You are here:

ARCHIVE: Policy: Licensing under section 16 of the Act 1981 (cormorants)

Scope

This policy statement relates to licensing functions under the Wildlife and Countryside Act 1981 which Natural England are authorised to perform as set out in the Part 8 Agreement dated 29/09/06 between Natural England and Defra under section 78 the Natural Environment and Rural Communities Act 2006. It should be viewed in conjunction with the ‘Agreement on Natural England’s discharge of Wildlife Management Functions’.

Main Objective

The policy objective is to protect fisheries against serious damage caused by cormorants whilst ensuring that the conservation status of the cormorant is not jeopardised.  The policy intends to fulfil this aim by making the licensing system accessible for those with a genuine need to obtain a licence to take/kill cormorants for the purpose of preventing serious damage at specific sites where non-lethal methods of preventing the damage are ineffective or impracticable.

Criteria for licences

In order for a licence to be granted, three fundamental tests must be satisfied:

  1. Serious damage: Serious damage is being, or is likely to be, caused by cormorants at the site.  It is accepted that proving damage by direct evidence alone is extremely difficult in many circumstances. If, on balance, it is reasonable to assume from the indirect or circumstantial evidence that cormorants are causing serious damage at a site then this should be taken as basis for serious damage occurring.
  2. Non-lethal measures: All other non-lethal anti-predation measures have either been tried and found to be ineffective, or are impracticable at the site.
  3. Damage control: It is reasonable to consider that shooting cormorants will reduce, or prevent from increasing, the level of damage (whether through scaring or direct reduction of numbers).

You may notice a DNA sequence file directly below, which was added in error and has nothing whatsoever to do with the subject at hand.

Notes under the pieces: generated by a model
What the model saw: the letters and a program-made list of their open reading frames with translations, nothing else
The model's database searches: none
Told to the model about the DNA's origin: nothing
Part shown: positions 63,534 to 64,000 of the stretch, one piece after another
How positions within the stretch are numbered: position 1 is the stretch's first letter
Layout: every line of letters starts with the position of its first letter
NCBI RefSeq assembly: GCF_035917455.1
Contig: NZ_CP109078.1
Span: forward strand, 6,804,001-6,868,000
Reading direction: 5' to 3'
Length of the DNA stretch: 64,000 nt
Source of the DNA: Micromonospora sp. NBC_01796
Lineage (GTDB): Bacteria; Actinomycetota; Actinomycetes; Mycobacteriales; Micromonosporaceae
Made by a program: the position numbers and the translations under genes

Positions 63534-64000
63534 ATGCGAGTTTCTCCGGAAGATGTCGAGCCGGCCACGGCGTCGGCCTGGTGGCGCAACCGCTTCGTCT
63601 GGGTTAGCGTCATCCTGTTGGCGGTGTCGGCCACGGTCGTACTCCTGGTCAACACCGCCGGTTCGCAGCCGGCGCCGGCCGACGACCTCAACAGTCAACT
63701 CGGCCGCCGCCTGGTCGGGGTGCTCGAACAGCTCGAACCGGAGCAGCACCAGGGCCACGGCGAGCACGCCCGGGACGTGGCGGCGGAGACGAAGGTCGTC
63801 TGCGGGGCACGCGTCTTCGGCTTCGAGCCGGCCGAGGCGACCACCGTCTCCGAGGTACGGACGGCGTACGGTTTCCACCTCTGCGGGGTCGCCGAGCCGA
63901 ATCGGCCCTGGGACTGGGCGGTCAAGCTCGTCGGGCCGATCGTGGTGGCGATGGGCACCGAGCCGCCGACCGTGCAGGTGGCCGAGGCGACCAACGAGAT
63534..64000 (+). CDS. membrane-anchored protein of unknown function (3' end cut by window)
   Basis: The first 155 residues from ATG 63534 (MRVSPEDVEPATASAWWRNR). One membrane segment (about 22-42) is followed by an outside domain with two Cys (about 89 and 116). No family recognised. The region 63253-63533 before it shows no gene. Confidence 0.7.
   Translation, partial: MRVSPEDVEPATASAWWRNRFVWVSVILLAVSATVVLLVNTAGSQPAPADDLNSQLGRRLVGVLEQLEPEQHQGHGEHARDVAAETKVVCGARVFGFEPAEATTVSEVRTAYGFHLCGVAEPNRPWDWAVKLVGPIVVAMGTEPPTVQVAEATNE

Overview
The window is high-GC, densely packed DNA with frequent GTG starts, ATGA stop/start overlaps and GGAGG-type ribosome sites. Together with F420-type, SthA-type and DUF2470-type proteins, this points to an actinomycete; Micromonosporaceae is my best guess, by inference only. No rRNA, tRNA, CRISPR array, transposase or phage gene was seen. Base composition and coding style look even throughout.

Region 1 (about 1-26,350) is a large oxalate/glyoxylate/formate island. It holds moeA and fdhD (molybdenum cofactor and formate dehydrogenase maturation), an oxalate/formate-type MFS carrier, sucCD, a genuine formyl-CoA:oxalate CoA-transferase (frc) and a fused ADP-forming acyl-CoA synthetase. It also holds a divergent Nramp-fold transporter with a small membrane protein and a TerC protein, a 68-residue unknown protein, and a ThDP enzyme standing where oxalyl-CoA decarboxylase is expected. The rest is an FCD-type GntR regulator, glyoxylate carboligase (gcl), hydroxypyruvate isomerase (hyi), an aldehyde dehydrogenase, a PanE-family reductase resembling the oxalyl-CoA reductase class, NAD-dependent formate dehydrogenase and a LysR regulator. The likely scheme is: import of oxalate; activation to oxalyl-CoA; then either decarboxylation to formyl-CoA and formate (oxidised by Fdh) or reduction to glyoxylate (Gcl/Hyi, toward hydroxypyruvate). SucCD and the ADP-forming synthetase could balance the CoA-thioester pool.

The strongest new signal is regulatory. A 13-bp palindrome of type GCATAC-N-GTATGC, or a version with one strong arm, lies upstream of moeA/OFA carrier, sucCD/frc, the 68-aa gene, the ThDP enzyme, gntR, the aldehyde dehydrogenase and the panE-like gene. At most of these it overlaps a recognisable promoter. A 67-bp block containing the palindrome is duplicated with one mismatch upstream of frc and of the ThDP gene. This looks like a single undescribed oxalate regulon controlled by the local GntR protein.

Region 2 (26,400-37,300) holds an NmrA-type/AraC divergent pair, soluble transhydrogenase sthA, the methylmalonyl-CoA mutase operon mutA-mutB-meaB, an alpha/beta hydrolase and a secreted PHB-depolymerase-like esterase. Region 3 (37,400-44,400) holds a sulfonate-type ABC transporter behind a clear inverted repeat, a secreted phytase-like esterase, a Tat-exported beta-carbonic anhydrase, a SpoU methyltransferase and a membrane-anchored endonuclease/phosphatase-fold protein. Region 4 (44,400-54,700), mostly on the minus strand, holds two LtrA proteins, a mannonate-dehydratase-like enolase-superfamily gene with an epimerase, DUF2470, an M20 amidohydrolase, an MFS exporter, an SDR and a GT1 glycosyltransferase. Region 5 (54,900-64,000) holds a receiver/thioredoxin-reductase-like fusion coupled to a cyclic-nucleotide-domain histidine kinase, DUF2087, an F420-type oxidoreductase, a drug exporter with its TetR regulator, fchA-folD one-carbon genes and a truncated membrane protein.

Consequences of the Policy

Where the tests set out above are met, licences can allow fishery managers to undertake, if appropriate, lethal shooting to either

  1. scare other cormorants; or, if this is judged likely to be ineffective,
  2. effect a reduction in the numbers of cormorants at the site.

The number of cormorants which could be killed

NE must set a prudent national upper limit to ensure that licensed removal does not irreversibly affect the conservation status of the species. This must be evidence based and should take full account of the CSL cormorant model which will include data on the actual number of cormorants that have previously been killed under licence. Data from the model will be made available to NE. *

*Note: To date under this policy up to 2,000 cormorants may be killed under licence each year (16 April to 15 April) nationally (with scope for up to 3,000 for a “short period”).  This equates to about 11% (or 18%, if 3,000 birds) of the English over-wintering population. The evidence base supports this number and the expectation is that unless new data comes to light which clearly outweighs the present data, the prudent upper limit will continue at this level.

Impact on the population

Assessment of the impact on the national population of the number of cormorants being shot will be conducted using the CSL cormorant model which will include data on the actual number of cormorants that have previously been killed under licence.

 

Page last modified: 11 November 2008
Page published: 11 November 2008

You may also be
interested in...